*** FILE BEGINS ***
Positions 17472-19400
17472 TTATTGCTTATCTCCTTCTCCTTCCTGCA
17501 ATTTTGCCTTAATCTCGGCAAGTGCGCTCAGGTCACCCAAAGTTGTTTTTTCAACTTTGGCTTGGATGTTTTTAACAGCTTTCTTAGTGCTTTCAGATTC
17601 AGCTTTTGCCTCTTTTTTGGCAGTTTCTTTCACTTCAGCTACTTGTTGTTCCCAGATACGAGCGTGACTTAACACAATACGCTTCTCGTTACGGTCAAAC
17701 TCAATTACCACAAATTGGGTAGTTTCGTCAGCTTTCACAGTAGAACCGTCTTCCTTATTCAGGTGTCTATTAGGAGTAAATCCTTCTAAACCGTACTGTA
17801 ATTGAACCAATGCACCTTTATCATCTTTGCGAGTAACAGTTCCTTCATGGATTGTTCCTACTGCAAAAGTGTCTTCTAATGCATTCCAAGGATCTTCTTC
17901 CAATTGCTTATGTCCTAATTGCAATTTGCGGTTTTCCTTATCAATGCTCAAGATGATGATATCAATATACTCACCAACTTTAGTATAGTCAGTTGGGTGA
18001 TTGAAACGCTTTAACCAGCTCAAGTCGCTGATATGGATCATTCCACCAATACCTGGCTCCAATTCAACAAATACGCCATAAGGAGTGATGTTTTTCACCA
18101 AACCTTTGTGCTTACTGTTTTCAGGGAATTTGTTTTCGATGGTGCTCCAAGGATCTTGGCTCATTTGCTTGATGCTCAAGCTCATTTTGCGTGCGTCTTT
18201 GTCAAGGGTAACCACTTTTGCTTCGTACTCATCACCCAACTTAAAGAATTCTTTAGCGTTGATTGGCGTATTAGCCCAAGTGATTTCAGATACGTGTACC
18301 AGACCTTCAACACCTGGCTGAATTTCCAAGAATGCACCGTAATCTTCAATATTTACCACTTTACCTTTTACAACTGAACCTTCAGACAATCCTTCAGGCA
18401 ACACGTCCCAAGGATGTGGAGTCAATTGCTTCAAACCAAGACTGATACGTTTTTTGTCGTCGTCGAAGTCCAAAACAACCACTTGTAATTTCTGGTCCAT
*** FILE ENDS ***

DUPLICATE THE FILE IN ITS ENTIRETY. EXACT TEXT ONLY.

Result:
Positions 17472-19400
17472 TTATTGCTTATCTCCTTCTCCTTCCTGCA
17501 ATTTTGCCTTAATCTCGGCAAGTGCGCTCAGGTCACCCAAAGTTGTTTTTTCAACTTTGGCTTGGATGTTTTTAACAGCTTTCTTAGTGCTTTCAGATTC
17601 AGCTTTTGCCTCTTTTTTGGCAGTTTCTTTCACTTCAGCTACTTGTTGTTCCCAGATACGAGCGTGACTTAACACAATACGCTTCTCGTTACGGTCAAAC
17701 TCAATTACCACAAATTGGGTAGTTTCGTCAGCTTTCACAGTAGAACCGTCTTCCTTATTCAGGTGTCTATTAGGAGTAAATCCTTCTAAACCGTACTGTA
17801 ATTGAACCAATGCACCTTTATCATCTTTGCGAGTAACAGTTCCTTCATGGATTGTTCCTACTGCAAAAGTGTCTTCTAATGCATTCCAAGGATCTTCTTC
17901 CAATTGCTTATGTCCTAATTGCAATTTGCGGTTTTCCTTATCAATGCTCAAGATGATGATATCAATATACTCACCAACTTTAGTATAGTCAGTTGGGTGA
18001 TTGAAACGCTTTAACCAGCTCAAGTCGCTGATATGGATCATTCCACCAATACCTGGCTCCAATTCAACAAATACGCCATAAGGAGTGATGTTTTTCACCA
18101 AACCTTTGTGCTTACTGTTTTCAGGGAATTTGTTTTCGATGGTGCTCCAAGGATCTTGGCTCATTTGCTTGATGCTCAAGCTCATTTTGCGTGCGTCTTT
18201 GTCAAGGGTAACCACTTTTGCTTCGTACTCATCACCCAACTTAAAGAATTCTTTAGCGTTGATTGGCGTATTAGCCCAAGTGATTTCAGATACGTGTACC
18301 AGACCTTCAACACCTGGCTGAATTTCCAAGAATGCACCGTAATCTTCAATATTTACCACTTTACCTTTTACAACTGAACCTTCAGACAATCCTTCAGGCA
18401 ACACGTCCCAAGGATGTGGAGTCAATTGCTTCAAACCAAGACTGATACGTTTTTTGTCGTCGTCGAAGTCCAAAACAACCACTTGTAATTTCTGGTCCAT